Pygmy killer whale found on Longboat Key taken to Mote
This whale marks the third that is now undergoing rehab at Mote Marine Laboratory.
| 4:08 p.m. September 4, 2018
Mote Marine Laboratory is now treating a third pygmy killer whale, this one found stranded on a Longboat Key beach on Tuesday, Sept. 4.
"Bolt," found behind 2605 Gulf of Mexico Drive on the Key's southern half, comes after “Thunder” and “Lightning,” were brought to Mote from Clearwater Marine Aquarium on Aug. 30.
All three remain in critical condition, Gretchen Lovewell, manager of Mote’s Stranding Investigation’s Program said.
“Bolt” is a bit larger than the other two but is no bigger than a bottlenose dolphin. At this time, red tide is not the leading suspicion as to why “Bolt” stranded as these whales tend to stay far offshore.
“These aren’t animals that would typically be suffering from red tide,” Lovewell said.
Mote staff is awaiting photos from the Clearwater Marine Aquarium to see if “Bolt” is from the same pod as “Thunder” and “Lightning.” Lovewell said “Bolt” has a distinct dorsal fin that should aid in his identification.
Since his arrival at Mote, “Bolt” has undergone fluid therapy and is receiving supportive care. “Thunder” and “Lightning” are also continuing their care. As of Tuesday afternoon, “Thunder” was responding slightly better than “Lightning,” Lovewell said.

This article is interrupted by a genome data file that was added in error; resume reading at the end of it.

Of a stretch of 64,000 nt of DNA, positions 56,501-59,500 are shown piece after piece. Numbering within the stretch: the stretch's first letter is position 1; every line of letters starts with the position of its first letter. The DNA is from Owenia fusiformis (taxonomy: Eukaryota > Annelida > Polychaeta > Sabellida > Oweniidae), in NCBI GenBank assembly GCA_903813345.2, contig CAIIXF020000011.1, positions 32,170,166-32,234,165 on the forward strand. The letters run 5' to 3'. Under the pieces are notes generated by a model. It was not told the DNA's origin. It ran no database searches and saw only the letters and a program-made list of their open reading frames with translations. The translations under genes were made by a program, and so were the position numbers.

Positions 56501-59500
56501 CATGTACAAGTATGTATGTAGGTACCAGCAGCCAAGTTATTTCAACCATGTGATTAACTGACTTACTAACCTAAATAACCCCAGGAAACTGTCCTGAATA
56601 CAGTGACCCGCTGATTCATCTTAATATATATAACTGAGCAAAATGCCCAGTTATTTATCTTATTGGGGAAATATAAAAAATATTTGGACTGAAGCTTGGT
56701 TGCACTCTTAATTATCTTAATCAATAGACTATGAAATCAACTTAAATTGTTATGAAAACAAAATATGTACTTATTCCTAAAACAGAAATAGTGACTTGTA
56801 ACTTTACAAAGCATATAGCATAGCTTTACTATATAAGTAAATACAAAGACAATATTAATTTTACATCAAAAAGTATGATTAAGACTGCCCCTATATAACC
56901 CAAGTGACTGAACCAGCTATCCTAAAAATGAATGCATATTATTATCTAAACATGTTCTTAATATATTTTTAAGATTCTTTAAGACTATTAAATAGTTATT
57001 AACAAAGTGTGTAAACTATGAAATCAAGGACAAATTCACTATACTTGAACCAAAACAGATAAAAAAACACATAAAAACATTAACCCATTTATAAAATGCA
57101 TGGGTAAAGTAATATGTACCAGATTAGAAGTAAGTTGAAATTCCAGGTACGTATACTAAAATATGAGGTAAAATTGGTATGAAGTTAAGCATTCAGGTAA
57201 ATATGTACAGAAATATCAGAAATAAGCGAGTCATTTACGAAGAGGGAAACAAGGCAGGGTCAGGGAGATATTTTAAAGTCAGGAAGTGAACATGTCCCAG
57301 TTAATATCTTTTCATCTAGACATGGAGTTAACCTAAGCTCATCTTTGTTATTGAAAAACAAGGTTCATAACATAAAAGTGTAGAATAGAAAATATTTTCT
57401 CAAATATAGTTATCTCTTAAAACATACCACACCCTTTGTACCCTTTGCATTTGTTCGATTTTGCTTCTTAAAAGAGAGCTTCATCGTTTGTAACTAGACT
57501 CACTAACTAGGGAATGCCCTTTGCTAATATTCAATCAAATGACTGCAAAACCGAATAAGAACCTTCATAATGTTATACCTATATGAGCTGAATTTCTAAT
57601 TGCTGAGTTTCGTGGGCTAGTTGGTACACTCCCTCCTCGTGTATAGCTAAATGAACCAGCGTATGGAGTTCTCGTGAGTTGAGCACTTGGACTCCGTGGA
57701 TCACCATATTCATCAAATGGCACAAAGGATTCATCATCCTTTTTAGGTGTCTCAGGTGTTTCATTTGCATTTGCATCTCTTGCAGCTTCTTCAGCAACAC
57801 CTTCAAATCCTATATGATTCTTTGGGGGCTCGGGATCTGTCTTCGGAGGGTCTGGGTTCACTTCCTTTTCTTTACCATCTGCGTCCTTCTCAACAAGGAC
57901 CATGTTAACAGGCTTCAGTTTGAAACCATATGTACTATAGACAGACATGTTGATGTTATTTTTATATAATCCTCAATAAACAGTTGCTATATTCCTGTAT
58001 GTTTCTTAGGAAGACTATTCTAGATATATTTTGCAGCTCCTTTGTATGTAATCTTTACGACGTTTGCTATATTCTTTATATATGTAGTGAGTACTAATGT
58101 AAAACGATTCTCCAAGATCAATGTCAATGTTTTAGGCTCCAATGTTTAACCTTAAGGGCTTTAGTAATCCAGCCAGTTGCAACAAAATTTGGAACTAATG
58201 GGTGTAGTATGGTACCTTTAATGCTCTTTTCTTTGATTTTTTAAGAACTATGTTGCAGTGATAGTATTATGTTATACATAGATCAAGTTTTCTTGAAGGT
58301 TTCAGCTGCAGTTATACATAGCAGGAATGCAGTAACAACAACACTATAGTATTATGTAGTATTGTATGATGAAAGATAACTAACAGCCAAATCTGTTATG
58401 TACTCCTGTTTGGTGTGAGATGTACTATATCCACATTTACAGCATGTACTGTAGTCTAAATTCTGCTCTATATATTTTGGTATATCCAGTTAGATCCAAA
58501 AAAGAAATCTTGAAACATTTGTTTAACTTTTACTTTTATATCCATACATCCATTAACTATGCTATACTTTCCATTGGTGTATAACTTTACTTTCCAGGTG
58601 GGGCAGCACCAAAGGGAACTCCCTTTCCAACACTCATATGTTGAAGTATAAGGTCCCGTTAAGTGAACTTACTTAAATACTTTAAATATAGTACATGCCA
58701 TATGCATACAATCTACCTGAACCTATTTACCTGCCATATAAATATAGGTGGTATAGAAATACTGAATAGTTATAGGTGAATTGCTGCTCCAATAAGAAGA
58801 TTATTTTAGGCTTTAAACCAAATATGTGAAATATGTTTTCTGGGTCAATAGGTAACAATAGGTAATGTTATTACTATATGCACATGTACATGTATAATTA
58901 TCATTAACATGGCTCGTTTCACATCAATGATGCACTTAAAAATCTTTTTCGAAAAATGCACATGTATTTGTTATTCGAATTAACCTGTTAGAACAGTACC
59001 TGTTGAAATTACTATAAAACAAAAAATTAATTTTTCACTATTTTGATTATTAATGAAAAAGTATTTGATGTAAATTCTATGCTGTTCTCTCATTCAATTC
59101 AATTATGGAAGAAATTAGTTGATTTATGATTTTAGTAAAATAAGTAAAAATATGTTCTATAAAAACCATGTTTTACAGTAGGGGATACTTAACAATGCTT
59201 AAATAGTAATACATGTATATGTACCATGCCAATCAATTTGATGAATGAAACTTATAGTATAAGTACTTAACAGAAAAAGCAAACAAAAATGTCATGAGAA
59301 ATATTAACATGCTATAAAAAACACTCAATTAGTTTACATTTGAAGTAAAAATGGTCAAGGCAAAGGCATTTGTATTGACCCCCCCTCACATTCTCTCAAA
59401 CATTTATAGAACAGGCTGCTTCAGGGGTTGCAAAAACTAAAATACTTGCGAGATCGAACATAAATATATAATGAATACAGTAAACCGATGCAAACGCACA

Going forward, Mote staff will continue to test “Bolt’s” blood, feces and stomach fluid. Already, his blood work shows bacterial infections, gastric issues and parasites. But, Lovewell said they still aren’t sure what the lead suspect in the stranding is.
“A lot of these animals that mass strand are generally found far, far offshore …,” Lovewell said. “They’re in generally tight socially bonded groups, so a lot of times if one animal is making not great decisions, then the rest of them will follow him to the beach, almost liked a Pied Piper, sometimes it’s following food. There are a lot of reasons that animals will mass strand, so it’s not clear.”
Although Lovewell said the road ahead is a long one, should the whales be released, Mote would hope to release them together and tag them to monitor their progress.
The three whales are just a few in a list of many animals that have been moved to Mote for rehab recently.
“Thunder,” “Bolt” and “Lightning”make the dolphin and whale count 23 for the year.
Since Karenia brevis, the toxic red tide algae, appeared, Mote has rescued and recovered 247 sea turtles. Between Aug. 7 and Aug. 13, Mote recovered 12 dead bottlenose dolphins.
On Tuesday, Mote responded to three calls for dead manatees.